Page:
On Sunday my good friend Lieven and I found ourselves in Bonn, Germany.
This wasn’t by some random coincidence.
I had been catching up with Lieven and his family in Ghent, Belgium and we decided to pay another close friend a visit.
Lucia, a former roommate in Murcia, had recently moved to Bonn and invited us to come and check out the city that she now calls home.
We both had time off from work, neither one of us had ever been to Bonn before, and Lucia was one of our best friends. This combination made booking a train ticket to see her very easy.
Despite living in a completely separate country, it only took roughly four hours to arrive to Bonn from Ghent by train.
Ghent to Brussels, Brussels to Cologne, Cologne to Bonn, train station to Münsterplatz.
By eleven in the morning on Sunday we had reached our destination and were already enjoying a sunny morning breakfast in Münsterplatz, one of Bonn’s centrally located plazas. With a Berliner pastry in my hand and views of a Ludwik Van Beethoven statue in front of us, we had about thirty hours to enjoy this western German city.
Time was of an essence, and Lucia made a suggestion that sounded perfect:
“Do you guys want to go and rent some bicycles?”
We were experiencing some nice weather, so renting a bike to tour around her city sounded pretty great.
Immediately after paying an affordable rental price (10 euros for the day), it became clear that Bonn was a city meant for cyclists. At all corners one could find a lone or pack of bikes parked in front of houses, cafes, and scattered all about on fences.
Bonn’s claim to fame is that it was once the capital of West Germany, as a result of the country being separated at the climax of World War II. Ludwik Van Beethoven was born there in 1770, the delicious candy company known as Haribo was founded there in 1920, and the University of Bonn provides a eternally youthful presence. Cologne is 15 miles away, and the wide flowing Rhine River dissects the city in two.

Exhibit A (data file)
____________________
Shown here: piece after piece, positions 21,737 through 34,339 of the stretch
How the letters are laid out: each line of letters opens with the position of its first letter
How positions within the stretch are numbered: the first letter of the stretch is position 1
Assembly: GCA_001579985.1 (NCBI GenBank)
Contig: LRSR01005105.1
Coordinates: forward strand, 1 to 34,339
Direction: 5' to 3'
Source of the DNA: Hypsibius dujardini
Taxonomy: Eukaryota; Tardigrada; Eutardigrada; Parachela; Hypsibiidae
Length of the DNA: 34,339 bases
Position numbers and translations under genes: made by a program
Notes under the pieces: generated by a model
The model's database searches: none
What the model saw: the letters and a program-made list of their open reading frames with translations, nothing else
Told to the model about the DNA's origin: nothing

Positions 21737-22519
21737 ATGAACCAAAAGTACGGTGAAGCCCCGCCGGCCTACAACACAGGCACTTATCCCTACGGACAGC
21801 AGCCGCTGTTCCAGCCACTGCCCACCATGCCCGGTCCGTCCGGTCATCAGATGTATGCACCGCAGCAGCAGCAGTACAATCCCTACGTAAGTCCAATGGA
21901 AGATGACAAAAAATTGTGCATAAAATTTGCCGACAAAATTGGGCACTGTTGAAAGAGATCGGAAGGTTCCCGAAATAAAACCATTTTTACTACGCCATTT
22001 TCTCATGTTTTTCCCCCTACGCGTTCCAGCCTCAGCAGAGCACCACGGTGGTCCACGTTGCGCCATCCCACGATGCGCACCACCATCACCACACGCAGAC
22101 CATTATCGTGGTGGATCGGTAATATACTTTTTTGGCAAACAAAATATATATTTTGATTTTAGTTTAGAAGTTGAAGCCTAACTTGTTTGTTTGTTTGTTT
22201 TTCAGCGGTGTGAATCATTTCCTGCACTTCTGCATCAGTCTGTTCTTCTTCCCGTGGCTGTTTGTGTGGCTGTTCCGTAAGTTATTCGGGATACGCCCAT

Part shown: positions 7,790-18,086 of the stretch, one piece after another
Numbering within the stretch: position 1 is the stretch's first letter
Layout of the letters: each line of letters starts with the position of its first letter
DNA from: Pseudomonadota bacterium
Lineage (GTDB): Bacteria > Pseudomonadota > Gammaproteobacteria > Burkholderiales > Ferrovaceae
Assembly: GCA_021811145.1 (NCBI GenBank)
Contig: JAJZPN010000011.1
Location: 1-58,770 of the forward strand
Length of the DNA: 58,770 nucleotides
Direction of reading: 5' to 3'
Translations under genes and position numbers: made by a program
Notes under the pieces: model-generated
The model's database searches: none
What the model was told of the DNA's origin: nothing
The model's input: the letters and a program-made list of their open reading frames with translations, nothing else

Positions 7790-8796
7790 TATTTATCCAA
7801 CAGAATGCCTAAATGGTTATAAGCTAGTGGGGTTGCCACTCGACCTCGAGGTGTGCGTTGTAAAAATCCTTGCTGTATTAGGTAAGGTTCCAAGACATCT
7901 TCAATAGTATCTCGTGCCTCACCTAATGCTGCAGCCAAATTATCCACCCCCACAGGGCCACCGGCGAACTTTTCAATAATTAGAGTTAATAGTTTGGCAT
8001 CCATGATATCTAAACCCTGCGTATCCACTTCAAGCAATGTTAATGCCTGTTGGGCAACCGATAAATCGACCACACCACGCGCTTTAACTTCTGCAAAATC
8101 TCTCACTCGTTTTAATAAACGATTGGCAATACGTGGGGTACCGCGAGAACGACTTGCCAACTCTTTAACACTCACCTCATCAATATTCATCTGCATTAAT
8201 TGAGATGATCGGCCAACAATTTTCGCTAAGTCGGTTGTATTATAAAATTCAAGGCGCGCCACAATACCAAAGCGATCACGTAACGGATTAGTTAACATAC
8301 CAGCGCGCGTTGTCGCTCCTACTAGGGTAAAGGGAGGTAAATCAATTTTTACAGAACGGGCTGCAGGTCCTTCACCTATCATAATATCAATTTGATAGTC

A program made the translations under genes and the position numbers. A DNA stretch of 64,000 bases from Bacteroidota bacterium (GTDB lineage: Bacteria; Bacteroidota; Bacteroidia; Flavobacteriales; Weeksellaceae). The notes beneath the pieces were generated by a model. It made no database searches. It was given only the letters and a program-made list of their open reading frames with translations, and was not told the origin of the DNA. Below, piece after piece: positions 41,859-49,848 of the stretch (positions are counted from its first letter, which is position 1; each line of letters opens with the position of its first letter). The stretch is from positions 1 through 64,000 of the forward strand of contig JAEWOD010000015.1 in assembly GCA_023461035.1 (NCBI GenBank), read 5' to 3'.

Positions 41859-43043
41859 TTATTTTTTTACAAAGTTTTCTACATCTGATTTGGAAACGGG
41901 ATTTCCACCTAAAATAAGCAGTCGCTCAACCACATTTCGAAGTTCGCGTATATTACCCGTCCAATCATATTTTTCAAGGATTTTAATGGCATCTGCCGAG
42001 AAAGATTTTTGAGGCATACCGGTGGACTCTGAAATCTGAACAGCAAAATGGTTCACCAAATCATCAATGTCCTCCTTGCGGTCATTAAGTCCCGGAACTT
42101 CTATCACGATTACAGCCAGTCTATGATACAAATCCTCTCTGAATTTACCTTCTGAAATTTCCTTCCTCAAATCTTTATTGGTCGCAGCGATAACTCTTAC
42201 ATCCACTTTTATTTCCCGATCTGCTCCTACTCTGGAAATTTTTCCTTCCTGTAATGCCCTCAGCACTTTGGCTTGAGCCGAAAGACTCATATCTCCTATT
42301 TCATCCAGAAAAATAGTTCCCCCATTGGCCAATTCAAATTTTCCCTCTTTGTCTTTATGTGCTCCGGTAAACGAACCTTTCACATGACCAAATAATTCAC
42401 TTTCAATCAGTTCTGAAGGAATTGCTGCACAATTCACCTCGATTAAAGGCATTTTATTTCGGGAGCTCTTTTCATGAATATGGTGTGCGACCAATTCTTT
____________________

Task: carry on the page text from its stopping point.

We followed a bike path along the Rhine, towards a district of Bonn called Bad Godesderg to check out a food-truck event that was taking place. All along the way we found ourselves passing scores of joggers, walkers, rollerbladers, and of course many over cyclists.
Lucia told us that the winters there were long, so it appeared that any trace of fair weather brought out everyone to bask in its temporary glory.
Bonn is clean, the buildings are wide and in the words of Lieven, very “state-like.” We could see elements of what was once a capitol. We didn’t know if one building was an embassy or simply university housing.
After the food truck event, we continued to some other places of interest like the Bad Godesderg castle, which has a trendy looking lounge inside and boasts one of the best bird-eye views of Bonn. We ventured further down the Rhine, look a ferry across the river’s rapids, and locked our bikes in Königswinter. Schloss Drachenburg was constructed to be the palace of a baron named Stephen von Sarter, however the former banker passed away before its completion in 1884. What remains is now a really cool museum for those willing to hike a long walk above Königswinter. We found out the hard way that it closes early, and opted for some nice scenic photos once at the top of the hill.
After returning the bikes, we spent the rest of the evening relaxing and Lucia cooked us a delicious Spanish style tortilla.
The next day we checked out a hipster coffee shop called Black Coffee Pharmacy, wandered around some souvenir shops, walked through the city’s expansive botanical gardens, and ended our stay with a taste of some German schnitzel at a brewery restaurant called Bönnsch.
It felt great to be in Bonn. Firstly it was refreshing to be in a new city, to experience a place that wasn’t overcrowded with tourists. More importantly we got to hang out with Lucia. She’s a close friend, and it was nice to see where she’s relocated.
Saying farewell was tough, but we have grown accustomed to saying bye in one place and then hello in another. There’s another meet-up pending, perhaps in Bonn or maybe in some place that we can’t even predict.
Until that happens, I wish her the best.
Thanks for reading, have you been working out? Keep up the good work!
(Bonner Münster Church)
(View from the castle in Bad Godesberg)
(Ferry crossing the Rhine)